You might think that there's nothing inherently political about writing an encyclopedia. You'd be wrong as several of this month's stories in the media show. There are regimes, political parties – or the people that these parties represent – businesses, and just ordinary people who would like to control the information that Wikipedians intend to be available to every single person on the planet. This month's stories range from the international and national to U.S. state and local politics.
Wikipedia v. China, Turkey, and the NSA
- China blocks all language versions of Wikipedia:
- The Open Observatory of Network Interference (OONI) first reported that all language versions of Wikipedia were being blocked on May 4, 2019. The Chinese-language version has been blocked since 2015, but blocking all versions is a major escalation.
- The Wikimedia Foundation (WMF) confirmed the block to the BBC on May 14, saying that the block began in April. The WMF followed up three days later on its blog, stating that the blocking impacts "more than 1.3 billion readers, students, professionals, researchers, and more who can no longer access this resource or share their knowledge and achievements with the world. We have not received notice or any indication as to why this current block is occurring and why now."
- Steven Harrison in Slate tells us "Why China Blocked Wikipedia in All Languages Hint: There’s a big anniversary coming up." The 30th anniversary of the violent end of the Tiananmen Square protests will be marked on June 4. Harrison notes a long history of censoring encyclopedias, starting with religious opposition to Denis Diderot's 18th-century Encyclopédie and the French government's 1752 order to stop its distribution. Previous censorship of Wikipedia by China, Turkey, Iran and Venezuela was also noted. One reason for China blocking all language versions, according to Harrison, is that online translation tools have improved, making it easier for Chinese-speakers to comprehend other language versions.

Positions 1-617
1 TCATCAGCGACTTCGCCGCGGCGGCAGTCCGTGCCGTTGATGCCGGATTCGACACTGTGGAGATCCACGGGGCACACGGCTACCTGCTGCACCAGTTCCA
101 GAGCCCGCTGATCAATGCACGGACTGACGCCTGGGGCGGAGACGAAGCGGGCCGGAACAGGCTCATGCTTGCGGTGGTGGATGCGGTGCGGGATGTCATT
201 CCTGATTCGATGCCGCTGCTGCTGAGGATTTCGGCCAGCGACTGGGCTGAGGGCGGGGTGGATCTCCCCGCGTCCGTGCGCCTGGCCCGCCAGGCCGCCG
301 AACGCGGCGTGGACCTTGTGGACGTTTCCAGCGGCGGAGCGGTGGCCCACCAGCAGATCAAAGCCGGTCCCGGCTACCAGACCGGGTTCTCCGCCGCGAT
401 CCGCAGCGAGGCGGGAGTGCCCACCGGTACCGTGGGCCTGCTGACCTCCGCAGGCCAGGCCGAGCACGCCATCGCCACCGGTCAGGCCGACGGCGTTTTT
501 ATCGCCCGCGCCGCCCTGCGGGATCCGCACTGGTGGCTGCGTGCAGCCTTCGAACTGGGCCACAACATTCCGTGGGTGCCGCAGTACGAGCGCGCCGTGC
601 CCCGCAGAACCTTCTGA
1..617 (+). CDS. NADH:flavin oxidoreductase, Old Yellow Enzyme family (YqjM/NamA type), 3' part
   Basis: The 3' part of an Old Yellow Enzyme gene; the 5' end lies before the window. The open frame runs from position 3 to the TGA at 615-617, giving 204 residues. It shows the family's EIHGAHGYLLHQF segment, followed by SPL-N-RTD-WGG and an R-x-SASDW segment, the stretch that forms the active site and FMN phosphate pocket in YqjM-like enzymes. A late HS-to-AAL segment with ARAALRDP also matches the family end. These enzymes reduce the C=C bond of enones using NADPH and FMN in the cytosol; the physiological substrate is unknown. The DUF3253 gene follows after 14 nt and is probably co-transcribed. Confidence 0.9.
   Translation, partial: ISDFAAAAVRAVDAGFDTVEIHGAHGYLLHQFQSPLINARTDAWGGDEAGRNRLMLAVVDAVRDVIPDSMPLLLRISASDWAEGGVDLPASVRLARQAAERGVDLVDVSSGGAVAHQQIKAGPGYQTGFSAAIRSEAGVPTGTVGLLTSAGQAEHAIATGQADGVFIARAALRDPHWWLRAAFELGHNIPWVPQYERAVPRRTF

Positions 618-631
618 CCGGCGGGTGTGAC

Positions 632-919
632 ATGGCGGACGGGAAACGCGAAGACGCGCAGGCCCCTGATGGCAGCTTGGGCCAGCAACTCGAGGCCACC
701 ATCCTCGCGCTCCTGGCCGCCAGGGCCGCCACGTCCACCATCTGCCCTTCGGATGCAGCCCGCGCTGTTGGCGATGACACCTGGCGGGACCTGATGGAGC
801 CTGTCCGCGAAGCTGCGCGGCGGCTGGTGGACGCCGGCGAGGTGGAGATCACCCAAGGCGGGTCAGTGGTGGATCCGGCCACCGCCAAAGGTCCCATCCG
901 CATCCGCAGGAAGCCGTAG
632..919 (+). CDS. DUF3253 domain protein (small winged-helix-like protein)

- WMF takes Turkey to the European Court of Human Rights:
- The Wikimedia Foundation announced it is petitioning the ECHR to stop Turkey from blocking Wikipedia. (See our republication of the Wikimedia blog here). Turkey began blocking the Turkish-language version of Wikipedia in April 2017. The WMF has previously challenged the block through discussion with the Turkish authorities, legal action in Turkish courts, and a publicity campaign aimed at the general public. Both the Financial Times and the BBC have reported the story, following the facts in the WMF blog and expressing doubt that Turkey would comply with any ruling against it.
- Wikipedia and the NSA case
- The Washington Examiner, a hard-right news-site in the U.S. capital, reports that the Wikipedia case against NSA internet snooping returns to court. The case began in 2015 after Edward Snowden revealed that the National Security Agency was recording a large amount of internet traffic. Previous Signpost coverage includes WMF to NSA: "stop spying on Wikipedia users" and Wikimedia lawsuit against NSA dismissed.
State and local politics
- City & State New York reports that the Wikipedia article on New York State Assemblyman Michael Blake was edited by a paid staffer during Blake's campaign for the office of New York City Public Advocate. The staffer, identified by City & State as the campaign's co-director of communications (hint: he looks like a duck) received $3,000 for his campaign work as a "content creator". The campaign reportedly confirmed the identification and responded in part "the campaign member who made the edits complied with their understanding of the Wikipedia editing rules and provided the expected level of transparency in updating the Assemblyman’s page." Apparently Wikipedians need to inform political campaigns that paid promotional editing is against our rules. Assemblyman Blake did not win the Public Advocate office but is now running for a seat in the U.S. Congress.
- Lancaster Online reports that the Wikipedia article on Pennsylvania Attorney General Josh Shapiro was edited by one of his staff who is paid $65,526 annually by taxpayers. Paid staff for Pennsylvania Auditor General Eugene DePasquale, Senate Minority Leader Jay Costa and Senate Majority Leader Jake Corman were also reported to have edited articles on their bosses.